Following a period of pandemic-enforced turbulence, private equity deals have rebounded strongly, with disputes likely to grow as a result

The private equity (PE) scene in Asia-Pacific is thriving again after pandemic-fuelled turbulence. We consider the implications of recent developments for disputes in this sector, including: private equity trends in the region; the nature of PE disputes we have seen; and the key features of arbitration that make it suitable for resolving PE disputes.

Trends in Asia-Pacific

What have we seen?

Before the Covid-19 pandemic, the PE industry enjoyed sustained growth in APAC. Between 2015 and 2019.1

  • the average size of PE funds in APAC grew from $210 million to $630 million;
  • assets under management for APAC-focused funds grew 31% (compared to a 12% increase for funds focused on North America and Europe); and
  • the region’s share of the global PE industry increased from 17% to 28%.

Different trends can be seen in pockets across the APAC region. For example:

  • In Australia and New Zealand, pension and super funds have begun transitioning towards a more active role with direct PE investments. This trend is reflected in Australian Super and BGH Capital's $1.5 billion takeover of education group Navitas in 2019.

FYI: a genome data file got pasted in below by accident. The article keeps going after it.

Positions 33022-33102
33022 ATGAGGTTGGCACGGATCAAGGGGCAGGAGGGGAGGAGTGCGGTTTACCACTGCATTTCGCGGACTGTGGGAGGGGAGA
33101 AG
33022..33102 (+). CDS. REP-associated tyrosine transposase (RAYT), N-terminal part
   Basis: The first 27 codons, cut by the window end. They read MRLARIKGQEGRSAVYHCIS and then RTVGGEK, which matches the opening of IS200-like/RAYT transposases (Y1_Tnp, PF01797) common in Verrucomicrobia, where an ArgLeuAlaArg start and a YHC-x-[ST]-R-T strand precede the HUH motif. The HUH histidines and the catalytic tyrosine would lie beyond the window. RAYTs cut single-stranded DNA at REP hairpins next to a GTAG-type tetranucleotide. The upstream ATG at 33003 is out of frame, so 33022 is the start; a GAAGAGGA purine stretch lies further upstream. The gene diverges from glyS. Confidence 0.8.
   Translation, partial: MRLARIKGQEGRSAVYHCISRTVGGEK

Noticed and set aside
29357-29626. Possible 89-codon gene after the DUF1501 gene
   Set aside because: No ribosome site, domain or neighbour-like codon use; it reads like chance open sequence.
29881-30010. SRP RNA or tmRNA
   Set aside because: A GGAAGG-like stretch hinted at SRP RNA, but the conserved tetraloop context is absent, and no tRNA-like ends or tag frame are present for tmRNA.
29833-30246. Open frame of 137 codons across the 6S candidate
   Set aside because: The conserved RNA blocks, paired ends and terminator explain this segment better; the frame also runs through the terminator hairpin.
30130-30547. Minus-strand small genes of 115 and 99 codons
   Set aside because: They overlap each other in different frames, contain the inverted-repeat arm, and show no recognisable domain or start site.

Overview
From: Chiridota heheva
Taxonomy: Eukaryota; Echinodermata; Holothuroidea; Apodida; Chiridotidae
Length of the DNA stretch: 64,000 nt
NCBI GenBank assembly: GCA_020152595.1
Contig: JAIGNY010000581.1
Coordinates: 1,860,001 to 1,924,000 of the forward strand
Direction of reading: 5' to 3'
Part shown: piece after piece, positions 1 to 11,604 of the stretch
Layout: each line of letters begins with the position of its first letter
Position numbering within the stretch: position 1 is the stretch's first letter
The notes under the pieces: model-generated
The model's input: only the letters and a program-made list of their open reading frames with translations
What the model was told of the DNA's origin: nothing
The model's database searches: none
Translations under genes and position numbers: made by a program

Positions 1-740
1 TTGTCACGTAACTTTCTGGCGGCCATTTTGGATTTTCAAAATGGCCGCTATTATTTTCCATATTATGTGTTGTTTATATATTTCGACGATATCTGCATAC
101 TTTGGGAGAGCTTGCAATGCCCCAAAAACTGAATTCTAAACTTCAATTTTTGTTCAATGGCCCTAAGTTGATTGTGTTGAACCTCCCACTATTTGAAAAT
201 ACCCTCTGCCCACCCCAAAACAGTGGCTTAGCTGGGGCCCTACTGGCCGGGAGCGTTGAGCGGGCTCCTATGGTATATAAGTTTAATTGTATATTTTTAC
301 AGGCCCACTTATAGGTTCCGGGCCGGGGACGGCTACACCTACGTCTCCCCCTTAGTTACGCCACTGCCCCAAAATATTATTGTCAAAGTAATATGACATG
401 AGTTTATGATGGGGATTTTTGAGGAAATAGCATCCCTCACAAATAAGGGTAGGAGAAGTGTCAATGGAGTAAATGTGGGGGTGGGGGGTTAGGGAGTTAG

• In comparison, corporate venture capital funds have been more active across Asia (eg China and Japan), with a focus on investment into start-ups and high-growth companies. In mainland China, this has been spurred by a new Foreign Investment Law, which harmonises previous legislation and signals renewed commitment to inbound investment.

Navigating Covid-19

Despite turbulent macroeconomic conditions resulting from pandemic-related disruptions, PE returns in APAC continued to perform strongly, rising to a decade high 14.2% median net internal rate of return in 2021.2 This growth reflects the abundant investment opportunities that have arisen after the Covid-19 pandemic. The acceleration of social trends including e-commerce and demand for remote working, health services and digital platforms has provided new opportunities for PE funds.

The emergence of increasingly sophisticated markets in places like Singapore, Malaysia and Thailand, and early-stage opportunities in markets such as Cambodia and Laos, have spurred this regional progress.

What is to come?

PE transactional activity rebounded strongly from pandemic-fuelled turbulence in 2020-2021. There are some indications this will continue, with high deal volume, increasing industry competition, and strong returns driven by PE firms creating value, delivering top-line growth and reducing cost bases to increase margins.

However, despite the industry in APAC having overcome the worst of pandemic-induced volatility, there are headwinds in the short-to-medium term:

  • The ongoing conflict in Ukraine (including the volley of sanctions against Russia, and Russia cutting gas supply to some European countries), the consequential threat to commodity flows and price pressures;